"What do you want from me?" I said angrily, getting up and stalking over to the window. "From the time I was ten my childhood sucked - I never wanted another birthday party and I can't remember the last time I got a present." John opened his mouth to make some comment but I cut him off "and before you go getting all sympathetic, since I was sixteen that was entirely my own doing. I'm not the party type and I don't want people feeling like they have to give me stuff."

"See now that just bothers me," John admitted. "I love presents."

"That's because you're just a big kid," I said. "I haven’t been a kid since I was ten. Look this is gonna start depressing me in a minute so can we just give it a rest?"

"Just one more question," John promised. "How do you keep track of how old you are?" he asked curiously.

"I just add a year to my age every New Years," I admitted. "Easy!"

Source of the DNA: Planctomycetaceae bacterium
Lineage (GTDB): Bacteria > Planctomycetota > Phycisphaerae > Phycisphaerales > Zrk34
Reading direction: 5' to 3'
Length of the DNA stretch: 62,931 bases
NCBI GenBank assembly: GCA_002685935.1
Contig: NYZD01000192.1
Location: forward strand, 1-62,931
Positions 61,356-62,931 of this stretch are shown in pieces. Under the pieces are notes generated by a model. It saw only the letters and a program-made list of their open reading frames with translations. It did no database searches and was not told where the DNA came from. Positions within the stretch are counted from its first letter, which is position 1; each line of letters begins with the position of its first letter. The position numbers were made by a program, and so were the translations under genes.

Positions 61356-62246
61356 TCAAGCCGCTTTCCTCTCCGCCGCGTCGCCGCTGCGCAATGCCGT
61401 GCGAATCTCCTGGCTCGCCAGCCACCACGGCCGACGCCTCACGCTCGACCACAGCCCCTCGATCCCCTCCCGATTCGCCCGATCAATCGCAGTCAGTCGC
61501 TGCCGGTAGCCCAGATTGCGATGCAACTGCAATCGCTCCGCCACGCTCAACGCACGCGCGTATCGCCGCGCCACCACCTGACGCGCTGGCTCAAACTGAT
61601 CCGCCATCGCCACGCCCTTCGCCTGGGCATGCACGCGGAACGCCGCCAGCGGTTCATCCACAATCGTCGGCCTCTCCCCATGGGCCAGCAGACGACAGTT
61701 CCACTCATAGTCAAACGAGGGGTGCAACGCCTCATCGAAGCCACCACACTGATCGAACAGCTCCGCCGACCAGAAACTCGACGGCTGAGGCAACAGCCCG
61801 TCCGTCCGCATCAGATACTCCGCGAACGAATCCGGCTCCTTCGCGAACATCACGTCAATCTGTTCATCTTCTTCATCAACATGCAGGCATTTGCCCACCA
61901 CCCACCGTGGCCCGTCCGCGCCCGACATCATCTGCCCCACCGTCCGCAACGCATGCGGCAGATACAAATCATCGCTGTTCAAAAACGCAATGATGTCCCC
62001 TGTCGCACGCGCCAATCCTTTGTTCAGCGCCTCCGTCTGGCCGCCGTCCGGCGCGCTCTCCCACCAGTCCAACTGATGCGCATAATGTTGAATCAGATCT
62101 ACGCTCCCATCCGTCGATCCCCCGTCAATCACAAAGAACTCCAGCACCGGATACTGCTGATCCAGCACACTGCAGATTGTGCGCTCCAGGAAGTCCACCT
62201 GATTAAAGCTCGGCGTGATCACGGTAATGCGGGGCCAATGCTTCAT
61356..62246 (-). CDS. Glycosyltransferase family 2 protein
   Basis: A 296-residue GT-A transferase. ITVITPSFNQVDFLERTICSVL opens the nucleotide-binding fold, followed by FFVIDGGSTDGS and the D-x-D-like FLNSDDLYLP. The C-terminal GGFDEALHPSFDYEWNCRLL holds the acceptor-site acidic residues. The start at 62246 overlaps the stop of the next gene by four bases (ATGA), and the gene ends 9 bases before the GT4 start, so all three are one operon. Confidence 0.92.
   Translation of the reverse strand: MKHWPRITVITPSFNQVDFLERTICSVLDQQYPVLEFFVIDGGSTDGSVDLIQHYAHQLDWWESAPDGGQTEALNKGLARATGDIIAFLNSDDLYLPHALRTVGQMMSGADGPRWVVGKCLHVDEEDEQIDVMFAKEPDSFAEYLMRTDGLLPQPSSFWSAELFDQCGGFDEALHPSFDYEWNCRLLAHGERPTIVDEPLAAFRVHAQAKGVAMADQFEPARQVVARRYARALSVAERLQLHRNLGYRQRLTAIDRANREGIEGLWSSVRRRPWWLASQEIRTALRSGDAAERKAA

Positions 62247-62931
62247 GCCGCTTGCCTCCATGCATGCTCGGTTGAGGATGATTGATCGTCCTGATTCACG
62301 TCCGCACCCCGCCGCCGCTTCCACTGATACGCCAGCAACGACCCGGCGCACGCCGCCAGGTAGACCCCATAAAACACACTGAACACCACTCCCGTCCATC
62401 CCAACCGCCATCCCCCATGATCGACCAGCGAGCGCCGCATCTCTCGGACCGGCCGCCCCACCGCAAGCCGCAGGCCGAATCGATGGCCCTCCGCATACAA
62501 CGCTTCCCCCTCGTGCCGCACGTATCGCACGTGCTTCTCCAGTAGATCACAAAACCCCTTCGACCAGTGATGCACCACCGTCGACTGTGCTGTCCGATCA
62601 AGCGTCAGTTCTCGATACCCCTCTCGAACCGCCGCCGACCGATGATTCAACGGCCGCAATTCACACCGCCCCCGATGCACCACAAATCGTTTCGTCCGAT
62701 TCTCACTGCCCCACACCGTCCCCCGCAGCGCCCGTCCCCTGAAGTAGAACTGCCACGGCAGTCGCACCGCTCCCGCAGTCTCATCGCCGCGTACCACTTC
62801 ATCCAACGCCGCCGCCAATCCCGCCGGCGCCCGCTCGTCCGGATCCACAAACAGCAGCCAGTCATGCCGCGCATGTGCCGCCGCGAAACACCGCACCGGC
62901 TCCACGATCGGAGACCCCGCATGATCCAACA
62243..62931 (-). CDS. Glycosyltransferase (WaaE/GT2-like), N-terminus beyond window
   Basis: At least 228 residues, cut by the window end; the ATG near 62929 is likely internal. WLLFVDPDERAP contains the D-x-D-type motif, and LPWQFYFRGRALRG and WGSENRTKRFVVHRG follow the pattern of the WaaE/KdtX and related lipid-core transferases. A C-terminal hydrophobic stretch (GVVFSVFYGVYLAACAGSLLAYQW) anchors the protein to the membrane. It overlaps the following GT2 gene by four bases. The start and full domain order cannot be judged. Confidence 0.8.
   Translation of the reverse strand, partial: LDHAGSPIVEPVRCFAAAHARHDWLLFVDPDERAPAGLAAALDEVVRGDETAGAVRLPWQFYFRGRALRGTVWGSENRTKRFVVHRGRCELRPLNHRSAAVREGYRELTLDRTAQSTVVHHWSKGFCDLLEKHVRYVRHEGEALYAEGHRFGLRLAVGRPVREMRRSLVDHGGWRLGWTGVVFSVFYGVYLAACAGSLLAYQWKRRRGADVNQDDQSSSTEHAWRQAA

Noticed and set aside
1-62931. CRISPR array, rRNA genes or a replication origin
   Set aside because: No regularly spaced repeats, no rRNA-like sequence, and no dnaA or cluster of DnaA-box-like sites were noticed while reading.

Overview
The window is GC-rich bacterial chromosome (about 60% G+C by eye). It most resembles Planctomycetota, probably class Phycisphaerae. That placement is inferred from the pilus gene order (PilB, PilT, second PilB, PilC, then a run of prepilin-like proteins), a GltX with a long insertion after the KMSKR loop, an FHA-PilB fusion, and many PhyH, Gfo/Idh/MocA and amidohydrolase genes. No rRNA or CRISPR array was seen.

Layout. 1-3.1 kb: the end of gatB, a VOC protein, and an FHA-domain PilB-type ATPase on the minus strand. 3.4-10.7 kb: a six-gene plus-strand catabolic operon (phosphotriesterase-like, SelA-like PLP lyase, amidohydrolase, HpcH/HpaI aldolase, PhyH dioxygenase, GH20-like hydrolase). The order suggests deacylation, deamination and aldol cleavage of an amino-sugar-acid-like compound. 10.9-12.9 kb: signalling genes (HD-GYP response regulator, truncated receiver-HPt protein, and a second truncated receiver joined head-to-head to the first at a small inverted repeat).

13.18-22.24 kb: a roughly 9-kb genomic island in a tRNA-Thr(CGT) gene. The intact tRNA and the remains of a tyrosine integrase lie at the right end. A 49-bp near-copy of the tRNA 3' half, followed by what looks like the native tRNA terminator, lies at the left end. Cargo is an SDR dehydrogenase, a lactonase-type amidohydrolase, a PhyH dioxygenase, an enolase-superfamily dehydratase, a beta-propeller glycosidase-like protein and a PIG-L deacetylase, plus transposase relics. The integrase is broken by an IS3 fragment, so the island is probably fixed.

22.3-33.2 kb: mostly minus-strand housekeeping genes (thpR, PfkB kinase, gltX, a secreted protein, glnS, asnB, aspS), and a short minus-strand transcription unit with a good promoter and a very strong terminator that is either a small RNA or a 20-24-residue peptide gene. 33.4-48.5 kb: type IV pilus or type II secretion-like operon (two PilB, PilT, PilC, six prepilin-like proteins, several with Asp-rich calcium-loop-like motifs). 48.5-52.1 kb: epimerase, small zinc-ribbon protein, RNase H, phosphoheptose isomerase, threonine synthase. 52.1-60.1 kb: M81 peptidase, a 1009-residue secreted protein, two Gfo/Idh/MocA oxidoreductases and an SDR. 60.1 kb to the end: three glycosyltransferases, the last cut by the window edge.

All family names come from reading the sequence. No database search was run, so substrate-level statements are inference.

"So can we make New Years your birthday then?" John looked at me with a hopeful look.

"Do you promise not to go overboard?" I asked, quickly adding "and not to rope anyone else in either?"

"But what if they ask me?" John protested. "How about I just promise not to volunteer any information about your birthday?"

"I don't know," I shifted uncomfortably, "I don't have any experience with this sort of thing - I'm bound to be really bad at it."

"I won't do anything you wouldn't be comfortable with," John promised.

"Will you drop it if I say yes?" I asked, reluctantly amused at his persistence.

"Yep," John agreed happily.